Chelsey Clammer writes a lyric essay on the process of writing a lyric essay and knitting! She talks about patterns—both in writing and in knitting—and how important forming connections is, as well as leaving gaps—holes—to let readers take a breath, fill in the intentional blanks themselves. She’s writing an essay that looks like knitting. She says lyric essays are all about exploring the possibilities of ideas. That the meaning is in the exploration. She also provides writers with a practical sidebar at the end of the article that defines the lyric essay, shares examples of different essay structures, and even includes several writing exercises, so you can write your own lyric essay. MORE >>

     
  12. SWITCH IT UP! LITERARY MAGAZINES SEEKING UNUSUAL AND UNCOMMON STORIES

A promising relationship gone bad. The joys and challenges of parenthood. Triumph over a difficult childhood. Many stories center around themes like these—with characters acting out and working through emotional situations and events. While these stories are definitely poignant and universal, there are plenty of other topics worth exploring in your writing. Along those lines, numerous literary magazines actively solicit writing on specific, distinct topics, encouraging writers to spread their wings by tackling diverse subject matter. MORE >>

     
  13. WHEN YOUR FREELANCE WRITING CLIENT SAYS GOODBYE (AND HOW TO BOUNCE BACK AND LAND MORE WRITING WORK)

Breaking up hurts, especially when your better half is a steady writing client. You had a good thing going! Why did it have to end? Unless you made a really terrible mistake, losing a long-term client isn't usually about you. It's about them. Here's how to bounce back from a break-up and land more writing work. MORE >>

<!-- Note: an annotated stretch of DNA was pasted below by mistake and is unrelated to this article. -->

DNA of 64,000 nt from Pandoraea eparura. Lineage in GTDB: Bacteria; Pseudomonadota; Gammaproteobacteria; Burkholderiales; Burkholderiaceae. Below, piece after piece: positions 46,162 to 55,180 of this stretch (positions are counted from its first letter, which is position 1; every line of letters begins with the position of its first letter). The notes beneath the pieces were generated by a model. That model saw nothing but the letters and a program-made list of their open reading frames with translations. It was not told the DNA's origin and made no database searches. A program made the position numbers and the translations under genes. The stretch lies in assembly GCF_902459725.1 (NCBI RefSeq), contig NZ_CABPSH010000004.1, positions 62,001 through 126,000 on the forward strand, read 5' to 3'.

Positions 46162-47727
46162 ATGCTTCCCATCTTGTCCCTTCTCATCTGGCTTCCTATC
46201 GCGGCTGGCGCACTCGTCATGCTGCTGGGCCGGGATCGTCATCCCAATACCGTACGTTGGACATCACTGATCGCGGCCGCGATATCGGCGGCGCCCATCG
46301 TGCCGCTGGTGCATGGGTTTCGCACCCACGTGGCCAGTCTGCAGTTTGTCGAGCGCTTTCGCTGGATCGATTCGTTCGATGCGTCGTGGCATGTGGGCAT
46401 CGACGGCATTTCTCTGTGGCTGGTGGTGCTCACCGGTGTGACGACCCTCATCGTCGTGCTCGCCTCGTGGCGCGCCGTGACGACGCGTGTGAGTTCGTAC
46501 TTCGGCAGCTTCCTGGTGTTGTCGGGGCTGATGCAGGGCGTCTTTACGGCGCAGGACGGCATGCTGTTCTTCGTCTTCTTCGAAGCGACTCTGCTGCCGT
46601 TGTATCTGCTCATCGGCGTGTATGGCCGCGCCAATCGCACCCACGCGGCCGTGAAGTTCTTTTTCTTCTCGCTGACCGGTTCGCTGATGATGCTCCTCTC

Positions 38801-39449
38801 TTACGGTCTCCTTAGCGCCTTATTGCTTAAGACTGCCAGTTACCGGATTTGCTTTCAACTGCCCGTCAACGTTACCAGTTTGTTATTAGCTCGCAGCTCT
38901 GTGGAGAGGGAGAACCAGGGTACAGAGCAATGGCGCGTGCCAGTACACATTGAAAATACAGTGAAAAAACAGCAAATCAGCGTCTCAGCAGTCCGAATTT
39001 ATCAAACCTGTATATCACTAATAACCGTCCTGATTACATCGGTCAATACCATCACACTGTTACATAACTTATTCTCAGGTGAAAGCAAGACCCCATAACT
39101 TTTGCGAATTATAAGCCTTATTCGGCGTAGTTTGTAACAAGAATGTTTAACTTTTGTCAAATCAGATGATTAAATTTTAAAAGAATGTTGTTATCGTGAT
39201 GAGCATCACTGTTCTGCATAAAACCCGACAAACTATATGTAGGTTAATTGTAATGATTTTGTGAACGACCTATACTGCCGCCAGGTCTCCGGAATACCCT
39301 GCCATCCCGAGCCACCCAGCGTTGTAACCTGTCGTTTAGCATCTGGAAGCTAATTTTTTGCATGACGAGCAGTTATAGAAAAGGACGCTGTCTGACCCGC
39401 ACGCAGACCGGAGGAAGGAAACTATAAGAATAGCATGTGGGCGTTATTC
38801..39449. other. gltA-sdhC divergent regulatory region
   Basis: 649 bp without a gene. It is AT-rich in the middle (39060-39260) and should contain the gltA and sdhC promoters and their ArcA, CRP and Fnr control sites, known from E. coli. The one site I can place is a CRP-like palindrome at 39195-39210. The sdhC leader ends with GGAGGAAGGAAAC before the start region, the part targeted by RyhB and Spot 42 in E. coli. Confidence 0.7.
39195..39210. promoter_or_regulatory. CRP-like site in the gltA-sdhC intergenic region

14. FROM THE DESK OF ELENA M. STIEHLER, EDITOR OF THE SONDER REVIEW: THE LYRIC ESSAY AND WORKING WITH WRITERS

When considering lyric writing, it’s hard to ignore the work of independent literary journals like The Sonder Review (TSR). Sonder combines innovative, short creative nonfiction and fiction pieces alongside original works of art. Speaking with the modest and thoughtful Elena M. Stiehler, the founder/executive editor of The Sonder Review and Sonder Press, she offered her insight into the process of an independent journal and press. We discussed her reflections on lyric writing, language, and craft. She shared her selection and editing process, as well as her pleasure in discovering the potential in new writers. She has a genuine love of words and writing. By Christy O’Callaghan. MORE >>

     
  15. HOW SPECULATIVE MEMOIR OFFERS EXPLORATION: INTERVIEW WITH SOPHIA SAMATAR

“Who hasn’t wondered: am I a monster, or is this what it means to be a person?” This is the question that burns through Monster Portraits, a question that is explored, teased, and unwound but never finds resolution in Sofia Samatar’s hybrid blend of fantasy and memoir. Sofia agreed to share her thoughts on Monster Portraits as a genre-bending speculative memoir, and how she approaches taboos and challenges and stays true to her artistic vision. MORE >>

     
  16. THE LAYERED EDIT: A STEP-BY-STEP MANUSCRIPT EDITING PROCESS